The Palo Alto synagogue ended its fiscal year with a surplus that should immunize it from a deficit next year. “The two things that worked for us were early cuts and early fundraising,” Amram says. “It would be very hard to raise that amount of money now.”

Rabbi Judy Shanks of Temple Isaiah, a large Reform congregation in Lafayette, similarly reports plenty of pain in the temple membership.

“We felt tremendous impact from the recession,” Shanks notes. “Mainly in the form of members who lost jobs and insurance, or are in danger of losing their homes. Our main efforts have been to make sure we use our funds to help in emergencies, making sure people don’t lose certain things.”

She says congregants who avoided any financial hits have “stepped up to the plate,” increasing their contributions to the synagogue’s coffers and making up any shortfall. “That’s the only way to weather these times,” Shanks says.

Earlier this year the URJ reported it was $2.7 million behind on its collections, and was expecting to drop further as the year progressed. That’s when the organization decided to adopt a three-year dues reduction plan for its member congregations — 5 percent for the last fiscal year, 20 percent for the current fiscal year and 10 percent next year.

Joanne Backman

In another bit of rainmaking, the S.F.-based Jewish Community Federation has launched the first phase of a synagogue-strengthening program. Letters went out this week to 22 Bay Area synagogues offering tuition relief for parents of religious school students. Up to $235,000 in federation money will be made available.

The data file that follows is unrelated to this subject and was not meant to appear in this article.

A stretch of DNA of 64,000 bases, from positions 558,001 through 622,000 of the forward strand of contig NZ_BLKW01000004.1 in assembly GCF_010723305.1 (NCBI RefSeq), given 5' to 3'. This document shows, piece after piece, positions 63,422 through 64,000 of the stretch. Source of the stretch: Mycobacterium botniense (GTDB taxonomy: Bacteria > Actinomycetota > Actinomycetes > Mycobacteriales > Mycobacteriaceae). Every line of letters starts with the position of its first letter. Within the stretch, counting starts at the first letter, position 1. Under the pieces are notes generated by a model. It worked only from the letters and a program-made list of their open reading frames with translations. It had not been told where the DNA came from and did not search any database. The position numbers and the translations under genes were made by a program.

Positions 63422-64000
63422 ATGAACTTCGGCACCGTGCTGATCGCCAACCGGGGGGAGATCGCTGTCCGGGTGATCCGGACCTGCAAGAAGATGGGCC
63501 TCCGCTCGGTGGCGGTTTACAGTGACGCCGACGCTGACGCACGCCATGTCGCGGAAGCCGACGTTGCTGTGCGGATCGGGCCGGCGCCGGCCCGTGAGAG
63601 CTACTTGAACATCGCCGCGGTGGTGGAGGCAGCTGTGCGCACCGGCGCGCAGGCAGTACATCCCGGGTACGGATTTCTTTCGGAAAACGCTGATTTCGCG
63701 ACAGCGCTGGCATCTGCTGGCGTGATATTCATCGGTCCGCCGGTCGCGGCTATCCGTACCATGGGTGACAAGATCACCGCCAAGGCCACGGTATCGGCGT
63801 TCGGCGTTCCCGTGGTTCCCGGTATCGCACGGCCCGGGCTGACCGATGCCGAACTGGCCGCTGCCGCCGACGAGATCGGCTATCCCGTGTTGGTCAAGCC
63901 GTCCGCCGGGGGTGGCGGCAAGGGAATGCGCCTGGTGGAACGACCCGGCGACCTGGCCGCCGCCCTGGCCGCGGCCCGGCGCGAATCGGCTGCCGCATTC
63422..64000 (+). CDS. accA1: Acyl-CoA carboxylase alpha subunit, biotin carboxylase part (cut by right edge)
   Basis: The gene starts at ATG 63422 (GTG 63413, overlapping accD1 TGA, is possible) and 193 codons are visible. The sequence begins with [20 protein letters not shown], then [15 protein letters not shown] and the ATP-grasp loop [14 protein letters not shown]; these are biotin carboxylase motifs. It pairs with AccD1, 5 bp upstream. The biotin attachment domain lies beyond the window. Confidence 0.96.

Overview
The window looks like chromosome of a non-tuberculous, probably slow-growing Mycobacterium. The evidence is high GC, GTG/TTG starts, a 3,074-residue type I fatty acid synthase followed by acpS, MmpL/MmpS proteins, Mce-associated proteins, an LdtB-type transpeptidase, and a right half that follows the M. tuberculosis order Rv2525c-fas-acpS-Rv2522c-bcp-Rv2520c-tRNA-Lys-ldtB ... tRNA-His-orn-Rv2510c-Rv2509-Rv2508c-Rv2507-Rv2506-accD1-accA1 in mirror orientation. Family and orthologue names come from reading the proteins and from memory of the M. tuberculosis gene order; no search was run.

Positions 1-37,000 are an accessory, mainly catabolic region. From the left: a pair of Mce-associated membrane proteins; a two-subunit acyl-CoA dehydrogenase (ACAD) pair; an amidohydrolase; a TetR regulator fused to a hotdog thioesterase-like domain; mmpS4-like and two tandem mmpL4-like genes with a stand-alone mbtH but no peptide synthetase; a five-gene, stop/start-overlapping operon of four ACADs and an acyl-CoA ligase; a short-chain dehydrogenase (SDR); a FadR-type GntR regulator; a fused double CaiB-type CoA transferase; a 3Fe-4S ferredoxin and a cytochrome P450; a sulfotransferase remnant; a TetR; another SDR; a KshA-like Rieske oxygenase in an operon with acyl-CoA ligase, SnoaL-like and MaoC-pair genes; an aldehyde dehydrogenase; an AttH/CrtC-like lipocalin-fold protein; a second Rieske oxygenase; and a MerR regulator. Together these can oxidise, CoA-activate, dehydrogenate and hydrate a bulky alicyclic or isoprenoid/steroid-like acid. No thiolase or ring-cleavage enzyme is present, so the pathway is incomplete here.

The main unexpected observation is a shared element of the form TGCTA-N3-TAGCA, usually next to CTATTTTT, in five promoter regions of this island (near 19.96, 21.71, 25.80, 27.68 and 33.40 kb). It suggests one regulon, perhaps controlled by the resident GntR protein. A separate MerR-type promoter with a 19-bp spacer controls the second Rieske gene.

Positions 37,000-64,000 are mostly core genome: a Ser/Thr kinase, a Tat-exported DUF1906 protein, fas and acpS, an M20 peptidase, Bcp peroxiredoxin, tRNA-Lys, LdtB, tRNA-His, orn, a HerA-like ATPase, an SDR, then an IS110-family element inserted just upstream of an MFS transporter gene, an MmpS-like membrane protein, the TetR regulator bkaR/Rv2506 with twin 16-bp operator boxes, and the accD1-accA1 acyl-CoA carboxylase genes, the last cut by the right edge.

“We’ve never been able to provide this level of support for synagogue schools in the past,” says Karen Bluestone, the federation’s chief planning and program officer. “Synagogues are being pushed like never before to subsidize their schools. Nobody seems to be able to afford it anymore.”

While welcome, these savings and subsidies will not close the budget gap when congregants cannot pay their dues.

Some synagogues, especially larger ones, offer a pay-what-you-can dues structure. It’s great for attracting unaffiliated Jews and young families, but not so great for the operating budget when “pay what you can” means taking in far less.

Congregation Beth Am in Los Altos Hills offers what they call “fair share” dues, though 1.5 percent of household income is suggested. Synagogue president Rachel Tasch says this voluntary approach “mirrors our values, that people should pay what they can.” In hard times it can take a toll.

“Our board is very intent on monitoring the [synagogue’s] financial health and ensuring long-term stability,” Tasch says. “We look at financial reports monthly, when in years gone by there was more of a lag. We try to make sure that we’re living within our means.”

These days, that means budget cuts.

Peninsula Temple Sholom in Burlingame announced in its bulletin a forced reduction in custodial staff. On the bright side, a long-anticipated switch to solar panels finally went online in June, with 15 percent savings in power costs anticipated.

Like many synagogues, Congregation Rodef Sholom in San Rafael converted its monthly bulletin, the Voice, to an online-only edition, resulting in a projected $20,000 in annual savings. And Congregation Beth David in Saratoga announced last month it is discontinuing its bulletin indefinitely due to financial constraints.

Rabbi Stephen Pearce